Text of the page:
Westworld Recap: The Adversary

Westworld’s sixth episode, ‘The Adversary,’ beings where ‘Contrapasso‘ left off. Sort of. We get a flash of Maeve at work (proving that she can walk the walk) in the brothel before we meet back up with her in the lab. At the same time Bernard is dealing with the discovery of possible espionage, also from the previous episode. So, yes, ‘The Adversary hits the ground running. Hard.

Speaking of Maeve, she once again takes center stage. In a frank (maybe too frank) conversation, Maeve is told exactly what she is and how she functions. She is, so far, the only Host to simply be told. Dolores may know that something is different about her on a deeper level, but that’s not quite the same thing. Westworld goes about its particular morality and different ways, and so the journey of self-discovery is very different Host to Host.

The only thing that stops it from being truly convincing is that it’s not altogether believable that it would happen so easily — it’s a scene for us.

It’s a powerful scene when she’s shown around the lab, learning how Hosts are made and seeing the remains. The only thing that stops it from being truly convincing is that it’s not altogether believable that it would happen so easily — it’s a scene for us. The discovery somehow doesn’t feel earned, even though she’s been suffering for several episodes. It’s all for us, to move her story along.

Image Credit: HBO

Westworld is filled with so many secrets that it barely registers that Bernard takes an elevator down a restricted, old part of the lab that appears to have been abandoned. Part of the fun of this show is that it continues to feed us mysteries, but it’s also part of the frustration. The search for the relay goes on, that is, the corporate espionage part of the plot. There is so much going on with Westworld that his particularly plot point doesn’t feel all that important, even if it could prove to be monumental to the park itself. The fact that it ends up being Theresa comes off as more human/soap-opera drama.

Ford continues to build is new narrative, but now we get to see more of it in action. But not much. We already know that he’s at least aware of the labyrinth. When he enters a town, everything freezes in its tracks. We’ve seen that trick before, but it hasn’t gotten old yet. Watching Ford casually flex his power over the park is practically intoxicating. Ford is a character that has gone from being a semi-annoying exposition machine to a legitimate force.

Image Credit: HBO

Outside of focusing on Maeve, the majority of the ‘The Adversary’ follows a revived Teddy and the Man in Black as they search for Wyatt, a man that we (and they) know to be dangerous. It doesn’t feel like the two are on just another adventure. This is something deeper and meaner. In case it wasn’t clear by now, the search for the labyrinth is not going to be easy. If only Teddy actually understood what was going on.

After an absence of several episodes, we also get to spend some time with Sizemore. He’s the type of man who complains about his job while, without a glance, trades in his empty glass for a new drink. Westworld hasn’t found a great use for him yet, and that doesn’t change here. He’s still annoying, and not in a way that makes it fun for us to spend time with him.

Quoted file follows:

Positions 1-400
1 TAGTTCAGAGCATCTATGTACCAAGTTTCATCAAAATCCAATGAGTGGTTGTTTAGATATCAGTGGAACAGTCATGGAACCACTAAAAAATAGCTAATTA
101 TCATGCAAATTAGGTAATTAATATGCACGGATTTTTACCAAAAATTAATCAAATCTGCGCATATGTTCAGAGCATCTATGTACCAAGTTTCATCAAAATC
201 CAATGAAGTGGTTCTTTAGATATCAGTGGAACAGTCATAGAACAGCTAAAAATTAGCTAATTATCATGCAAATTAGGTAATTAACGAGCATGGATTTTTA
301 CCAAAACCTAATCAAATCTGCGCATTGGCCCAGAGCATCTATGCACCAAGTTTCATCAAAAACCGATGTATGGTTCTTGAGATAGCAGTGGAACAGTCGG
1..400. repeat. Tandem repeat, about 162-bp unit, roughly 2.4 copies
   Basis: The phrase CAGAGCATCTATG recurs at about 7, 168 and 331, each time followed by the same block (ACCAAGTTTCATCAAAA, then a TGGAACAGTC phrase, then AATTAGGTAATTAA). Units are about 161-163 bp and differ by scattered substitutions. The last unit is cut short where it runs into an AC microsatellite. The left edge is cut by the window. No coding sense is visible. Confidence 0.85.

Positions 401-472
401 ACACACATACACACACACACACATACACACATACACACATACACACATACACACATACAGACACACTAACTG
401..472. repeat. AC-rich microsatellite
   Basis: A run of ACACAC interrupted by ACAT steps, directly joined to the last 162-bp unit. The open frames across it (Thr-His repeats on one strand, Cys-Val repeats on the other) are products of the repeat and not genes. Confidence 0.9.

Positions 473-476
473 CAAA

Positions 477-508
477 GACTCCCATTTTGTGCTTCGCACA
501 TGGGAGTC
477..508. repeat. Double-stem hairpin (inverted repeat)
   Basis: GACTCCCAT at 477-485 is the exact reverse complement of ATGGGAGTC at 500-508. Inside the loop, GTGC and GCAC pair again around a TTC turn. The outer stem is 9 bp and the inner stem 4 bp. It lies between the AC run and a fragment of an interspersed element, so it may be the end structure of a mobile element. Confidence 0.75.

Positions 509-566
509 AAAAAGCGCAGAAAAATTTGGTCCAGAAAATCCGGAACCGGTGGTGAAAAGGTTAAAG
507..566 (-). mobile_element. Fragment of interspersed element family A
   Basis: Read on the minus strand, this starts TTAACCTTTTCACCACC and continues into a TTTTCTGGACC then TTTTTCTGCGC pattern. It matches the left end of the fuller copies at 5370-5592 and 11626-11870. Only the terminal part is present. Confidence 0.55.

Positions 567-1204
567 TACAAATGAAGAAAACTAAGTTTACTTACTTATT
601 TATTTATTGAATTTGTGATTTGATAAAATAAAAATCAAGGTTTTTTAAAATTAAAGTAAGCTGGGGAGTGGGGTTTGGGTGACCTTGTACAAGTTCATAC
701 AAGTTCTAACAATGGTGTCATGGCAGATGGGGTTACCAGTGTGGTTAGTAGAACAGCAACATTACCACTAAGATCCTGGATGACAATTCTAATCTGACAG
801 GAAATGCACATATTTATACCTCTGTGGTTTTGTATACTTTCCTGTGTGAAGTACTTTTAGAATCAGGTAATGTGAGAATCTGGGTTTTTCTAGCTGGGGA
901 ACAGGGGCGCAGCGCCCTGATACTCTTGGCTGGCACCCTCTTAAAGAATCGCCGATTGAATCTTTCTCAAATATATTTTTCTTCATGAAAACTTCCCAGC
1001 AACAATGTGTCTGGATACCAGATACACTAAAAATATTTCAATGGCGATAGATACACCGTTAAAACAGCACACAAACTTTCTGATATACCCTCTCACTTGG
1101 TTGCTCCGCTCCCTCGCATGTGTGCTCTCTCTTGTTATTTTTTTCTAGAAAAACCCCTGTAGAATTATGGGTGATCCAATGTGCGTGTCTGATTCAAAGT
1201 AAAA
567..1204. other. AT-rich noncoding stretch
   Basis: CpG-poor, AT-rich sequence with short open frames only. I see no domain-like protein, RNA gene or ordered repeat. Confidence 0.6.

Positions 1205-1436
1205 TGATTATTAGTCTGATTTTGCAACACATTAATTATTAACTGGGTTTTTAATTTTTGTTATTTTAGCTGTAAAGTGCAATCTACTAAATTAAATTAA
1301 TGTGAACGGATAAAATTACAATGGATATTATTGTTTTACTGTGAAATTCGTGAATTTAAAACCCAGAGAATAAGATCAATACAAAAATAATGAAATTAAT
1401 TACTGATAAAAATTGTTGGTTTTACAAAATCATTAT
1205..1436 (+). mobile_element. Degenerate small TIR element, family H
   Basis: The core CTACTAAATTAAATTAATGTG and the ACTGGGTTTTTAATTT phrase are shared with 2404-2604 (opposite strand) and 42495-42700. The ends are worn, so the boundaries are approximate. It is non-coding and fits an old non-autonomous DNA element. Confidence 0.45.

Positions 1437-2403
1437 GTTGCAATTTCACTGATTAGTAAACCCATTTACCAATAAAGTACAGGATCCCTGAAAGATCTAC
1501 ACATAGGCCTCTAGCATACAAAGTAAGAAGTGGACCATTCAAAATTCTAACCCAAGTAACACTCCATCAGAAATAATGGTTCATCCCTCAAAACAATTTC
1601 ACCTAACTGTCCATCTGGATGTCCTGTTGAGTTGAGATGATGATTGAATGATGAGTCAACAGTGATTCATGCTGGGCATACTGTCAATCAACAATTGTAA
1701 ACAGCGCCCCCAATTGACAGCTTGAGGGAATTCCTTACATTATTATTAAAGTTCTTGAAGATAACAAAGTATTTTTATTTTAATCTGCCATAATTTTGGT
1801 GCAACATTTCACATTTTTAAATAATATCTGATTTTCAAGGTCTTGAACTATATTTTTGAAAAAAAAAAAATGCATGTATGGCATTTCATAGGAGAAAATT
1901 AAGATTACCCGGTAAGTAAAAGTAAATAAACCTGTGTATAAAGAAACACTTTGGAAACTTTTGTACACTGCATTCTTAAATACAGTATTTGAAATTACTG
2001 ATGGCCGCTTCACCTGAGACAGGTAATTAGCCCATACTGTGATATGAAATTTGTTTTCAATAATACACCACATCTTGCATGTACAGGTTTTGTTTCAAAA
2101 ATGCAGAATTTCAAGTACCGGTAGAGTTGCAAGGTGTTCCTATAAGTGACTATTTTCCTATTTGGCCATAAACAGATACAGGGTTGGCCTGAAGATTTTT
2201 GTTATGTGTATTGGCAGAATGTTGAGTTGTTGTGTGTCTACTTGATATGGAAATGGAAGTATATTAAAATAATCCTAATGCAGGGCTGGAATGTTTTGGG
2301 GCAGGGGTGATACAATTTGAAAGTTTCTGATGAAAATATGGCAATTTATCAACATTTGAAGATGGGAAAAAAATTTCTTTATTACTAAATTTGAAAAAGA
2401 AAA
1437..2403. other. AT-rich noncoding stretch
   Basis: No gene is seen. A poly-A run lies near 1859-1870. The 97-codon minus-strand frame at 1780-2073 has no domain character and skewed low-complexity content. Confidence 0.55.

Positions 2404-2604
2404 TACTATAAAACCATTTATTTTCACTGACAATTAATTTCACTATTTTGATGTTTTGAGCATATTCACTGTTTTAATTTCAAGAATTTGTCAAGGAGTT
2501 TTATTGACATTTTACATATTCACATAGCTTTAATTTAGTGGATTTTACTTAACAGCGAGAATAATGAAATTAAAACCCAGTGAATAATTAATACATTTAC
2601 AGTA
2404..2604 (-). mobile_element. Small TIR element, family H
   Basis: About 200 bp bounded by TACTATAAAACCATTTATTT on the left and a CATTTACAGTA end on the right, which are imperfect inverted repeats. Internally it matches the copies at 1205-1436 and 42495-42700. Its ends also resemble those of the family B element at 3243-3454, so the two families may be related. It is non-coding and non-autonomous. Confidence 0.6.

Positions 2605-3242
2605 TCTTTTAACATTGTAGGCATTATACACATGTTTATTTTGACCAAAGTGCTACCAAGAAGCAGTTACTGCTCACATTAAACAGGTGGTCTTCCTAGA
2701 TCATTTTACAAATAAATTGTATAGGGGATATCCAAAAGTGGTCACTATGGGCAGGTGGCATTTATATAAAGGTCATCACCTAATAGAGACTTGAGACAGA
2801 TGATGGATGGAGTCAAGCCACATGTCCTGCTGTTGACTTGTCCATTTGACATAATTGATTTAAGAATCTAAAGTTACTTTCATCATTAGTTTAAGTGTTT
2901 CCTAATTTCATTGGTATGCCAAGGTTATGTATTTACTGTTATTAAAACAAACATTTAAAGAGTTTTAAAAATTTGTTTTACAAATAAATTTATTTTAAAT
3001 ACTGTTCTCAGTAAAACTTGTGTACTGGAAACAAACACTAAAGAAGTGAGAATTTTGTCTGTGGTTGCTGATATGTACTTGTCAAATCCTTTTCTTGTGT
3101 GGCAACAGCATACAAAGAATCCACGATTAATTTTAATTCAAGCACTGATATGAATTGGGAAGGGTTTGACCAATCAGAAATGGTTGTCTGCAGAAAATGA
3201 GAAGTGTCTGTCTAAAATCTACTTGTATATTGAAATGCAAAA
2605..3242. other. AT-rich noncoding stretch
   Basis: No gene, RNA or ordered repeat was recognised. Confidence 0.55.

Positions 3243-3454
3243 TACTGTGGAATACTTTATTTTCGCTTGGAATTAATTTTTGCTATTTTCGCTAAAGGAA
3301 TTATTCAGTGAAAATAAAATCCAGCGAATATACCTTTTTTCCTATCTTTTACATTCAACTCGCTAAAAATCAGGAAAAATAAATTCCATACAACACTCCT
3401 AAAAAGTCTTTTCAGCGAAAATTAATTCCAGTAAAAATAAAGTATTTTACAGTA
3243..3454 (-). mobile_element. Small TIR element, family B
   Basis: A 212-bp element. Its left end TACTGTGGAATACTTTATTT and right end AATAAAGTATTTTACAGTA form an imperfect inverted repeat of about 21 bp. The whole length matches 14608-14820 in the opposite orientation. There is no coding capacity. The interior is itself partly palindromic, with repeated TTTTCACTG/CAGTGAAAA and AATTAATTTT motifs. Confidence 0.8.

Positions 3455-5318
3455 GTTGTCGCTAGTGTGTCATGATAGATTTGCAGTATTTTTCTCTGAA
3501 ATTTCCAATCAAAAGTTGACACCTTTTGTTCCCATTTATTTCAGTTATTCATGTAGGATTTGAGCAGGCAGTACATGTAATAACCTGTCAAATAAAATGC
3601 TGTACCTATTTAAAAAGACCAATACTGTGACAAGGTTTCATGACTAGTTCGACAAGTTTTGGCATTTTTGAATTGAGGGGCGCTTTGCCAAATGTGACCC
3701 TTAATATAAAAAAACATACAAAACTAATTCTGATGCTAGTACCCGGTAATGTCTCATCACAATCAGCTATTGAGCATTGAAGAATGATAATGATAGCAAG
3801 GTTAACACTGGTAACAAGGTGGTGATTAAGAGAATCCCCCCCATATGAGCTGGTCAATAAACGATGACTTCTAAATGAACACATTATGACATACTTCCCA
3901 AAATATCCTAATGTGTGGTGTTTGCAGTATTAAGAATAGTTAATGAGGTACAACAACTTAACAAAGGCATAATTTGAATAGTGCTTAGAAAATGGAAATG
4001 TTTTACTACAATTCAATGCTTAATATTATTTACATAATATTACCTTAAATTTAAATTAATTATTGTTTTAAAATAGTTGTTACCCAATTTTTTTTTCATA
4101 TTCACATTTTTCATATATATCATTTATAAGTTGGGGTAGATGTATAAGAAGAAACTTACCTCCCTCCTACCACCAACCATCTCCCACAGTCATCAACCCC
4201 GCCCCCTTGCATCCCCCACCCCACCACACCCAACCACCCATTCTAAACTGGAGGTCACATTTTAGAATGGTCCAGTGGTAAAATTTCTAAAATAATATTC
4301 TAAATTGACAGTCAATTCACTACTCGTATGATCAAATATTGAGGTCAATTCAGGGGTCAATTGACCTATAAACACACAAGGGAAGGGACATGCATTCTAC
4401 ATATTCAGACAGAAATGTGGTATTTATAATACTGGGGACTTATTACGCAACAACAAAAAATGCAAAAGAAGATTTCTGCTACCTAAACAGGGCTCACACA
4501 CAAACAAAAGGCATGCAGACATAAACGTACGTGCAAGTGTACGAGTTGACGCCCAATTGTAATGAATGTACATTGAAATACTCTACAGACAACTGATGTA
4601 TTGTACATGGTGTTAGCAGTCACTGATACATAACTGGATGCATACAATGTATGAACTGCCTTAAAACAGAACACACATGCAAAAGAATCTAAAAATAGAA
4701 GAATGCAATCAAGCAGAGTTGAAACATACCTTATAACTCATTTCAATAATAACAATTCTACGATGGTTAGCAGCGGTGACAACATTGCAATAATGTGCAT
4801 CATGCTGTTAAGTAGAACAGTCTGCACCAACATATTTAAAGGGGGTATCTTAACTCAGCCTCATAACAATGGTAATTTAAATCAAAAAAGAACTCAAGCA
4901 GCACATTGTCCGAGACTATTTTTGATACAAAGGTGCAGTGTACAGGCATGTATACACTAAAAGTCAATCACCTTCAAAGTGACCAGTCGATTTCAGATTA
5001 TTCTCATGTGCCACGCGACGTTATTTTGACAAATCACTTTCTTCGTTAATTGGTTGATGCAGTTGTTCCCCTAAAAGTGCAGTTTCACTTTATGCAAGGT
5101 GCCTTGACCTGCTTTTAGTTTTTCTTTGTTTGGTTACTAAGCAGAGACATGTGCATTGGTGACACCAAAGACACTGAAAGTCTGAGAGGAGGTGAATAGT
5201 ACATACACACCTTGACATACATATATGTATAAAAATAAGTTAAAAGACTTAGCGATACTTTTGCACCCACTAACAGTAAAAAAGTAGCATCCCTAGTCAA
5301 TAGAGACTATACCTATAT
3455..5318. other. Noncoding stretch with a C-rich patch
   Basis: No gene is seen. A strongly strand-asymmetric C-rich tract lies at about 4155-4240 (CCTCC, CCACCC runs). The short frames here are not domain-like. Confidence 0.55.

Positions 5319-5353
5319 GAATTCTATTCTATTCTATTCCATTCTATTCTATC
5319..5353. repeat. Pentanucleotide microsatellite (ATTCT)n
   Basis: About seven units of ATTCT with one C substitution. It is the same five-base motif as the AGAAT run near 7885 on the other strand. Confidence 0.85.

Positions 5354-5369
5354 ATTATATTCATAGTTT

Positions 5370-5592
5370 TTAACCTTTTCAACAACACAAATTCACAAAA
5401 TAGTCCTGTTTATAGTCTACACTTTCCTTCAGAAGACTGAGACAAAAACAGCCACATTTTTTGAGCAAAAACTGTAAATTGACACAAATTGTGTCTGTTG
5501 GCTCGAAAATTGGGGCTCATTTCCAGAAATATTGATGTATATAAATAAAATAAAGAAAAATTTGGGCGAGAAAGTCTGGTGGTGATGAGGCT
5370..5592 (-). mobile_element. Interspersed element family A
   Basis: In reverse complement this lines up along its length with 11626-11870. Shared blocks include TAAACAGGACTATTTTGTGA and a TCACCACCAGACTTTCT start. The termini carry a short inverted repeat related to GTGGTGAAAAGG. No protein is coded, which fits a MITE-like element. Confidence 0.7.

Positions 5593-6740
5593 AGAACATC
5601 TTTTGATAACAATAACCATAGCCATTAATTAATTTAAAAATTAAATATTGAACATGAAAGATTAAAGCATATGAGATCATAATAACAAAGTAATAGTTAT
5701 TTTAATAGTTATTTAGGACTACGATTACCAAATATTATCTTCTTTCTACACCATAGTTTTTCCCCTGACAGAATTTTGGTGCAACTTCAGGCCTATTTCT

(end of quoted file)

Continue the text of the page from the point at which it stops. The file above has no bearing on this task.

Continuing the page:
Westworld hasn’t found a great use for him yet, and that doesn’t change here.

It’s also important to note that Theresa breaks up with Bernard in this episode. Both characters have complicated relationships with Ford, with Bernard clearly being the favorite. After six episodes it feels like Bernard is really becoming a person and not just another boring human. Westworld is still best when it focuses on the Hosts, but Bernard is finally complex enough that spending time with him doesn’t feel like a missed opportunity.

Bernard ends up bumping into Ford’s recreation of his family in what ends up being ‘The Adversary’s’ best scene. Bernard can’t control these Hosts, but Ford can. The boy and his family were created by Arnold, and are the only Hosts left in the park that bear that distinction. Ford is obsessed with his past even while he looks to the future. This is the type of scene that Westworld does best; a kind of detachment that feels heavy. That’s a prime example of the show in peak form.

Ford’s creeping understanding that Arnold is controlling things in the park is genuinely unsettling. If Ford is capable of having this confidence shaken, it could mean big and exciting things for the show going forward. This episode, by the way, features two more Radiohead song renditions. It turns out that type of music perfectly soundtracks Westworld’s cold exterior.

Even though ‘The Adversary’ doesn’t check in with William and Dolores at all, it does enough that they don’t feel missed. Maeve is now a power player, and Ford is aware that Arnold has some sort of hold over the park that he perhaps did not foresee. Westworld is not always a smooth ride, but it has become deeply engrossing.